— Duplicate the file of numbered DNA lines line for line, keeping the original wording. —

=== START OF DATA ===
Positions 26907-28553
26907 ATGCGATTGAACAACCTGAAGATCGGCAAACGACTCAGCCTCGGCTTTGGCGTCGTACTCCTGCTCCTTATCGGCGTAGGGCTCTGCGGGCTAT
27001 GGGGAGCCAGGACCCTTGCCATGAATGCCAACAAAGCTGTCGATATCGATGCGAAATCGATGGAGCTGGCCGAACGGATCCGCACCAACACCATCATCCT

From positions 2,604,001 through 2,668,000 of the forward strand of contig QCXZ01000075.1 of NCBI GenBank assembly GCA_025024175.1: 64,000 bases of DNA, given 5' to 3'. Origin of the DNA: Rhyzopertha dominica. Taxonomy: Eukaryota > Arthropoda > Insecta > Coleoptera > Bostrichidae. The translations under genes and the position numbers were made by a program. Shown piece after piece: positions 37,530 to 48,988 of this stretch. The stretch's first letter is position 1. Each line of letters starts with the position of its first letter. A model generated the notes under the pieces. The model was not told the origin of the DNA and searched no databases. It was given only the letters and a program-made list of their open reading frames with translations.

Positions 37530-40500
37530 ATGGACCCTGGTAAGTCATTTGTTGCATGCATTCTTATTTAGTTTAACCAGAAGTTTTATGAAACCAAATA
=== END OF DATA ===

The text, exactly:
Positions 26907-28553
26907 ATGCGATTGAACAACCTGAAGATCGGCAAACGACTCAGCCTCGGCTTTGGCGTCGTACTCCTGCTCCTTATCGGCGTAGGGCTCTGCGGGCTAT
27001 GGGGAGCCAGGACCCTTGCCATGAATGCCAACAAAGCTGTCGATATCGATGCGAAATCGATGGAGCTGGCCGAACGGATCCGCACCAACACCATCATCCT

From positions 2,604,001 through 2,668,000 of the forward strand of contig QCXZ01000075.1 of NCBI GenBank assembly GCA_025024175.1: 64,000 bases of DNA, given 5' to 3'. Origin of the DNA: Rhyzopertha dominica. Taxonomy: Eukaryota > Arthropoda > Insecta > Coleoptera > Bostrichidae. The translations under genes and the position numbers were made by a program. Shown piece after piece: positions 37,530 to 48,988 of this stretch. The stretch's first letter is position 1. Each line of letters starts with the position of its first letter. A model generated the notes under the pieces. The model was not told the origin of the DNA and searched no databases. It was given only the letters and a program-made list of their open reading frames with translations.

Positions 37530-40500
37530 ATGGACCCTGGTAAGTCATTTGTTGCATGCATTCTTATTTAGTTTAACCAGAAGTTTTATGAAACCAAATA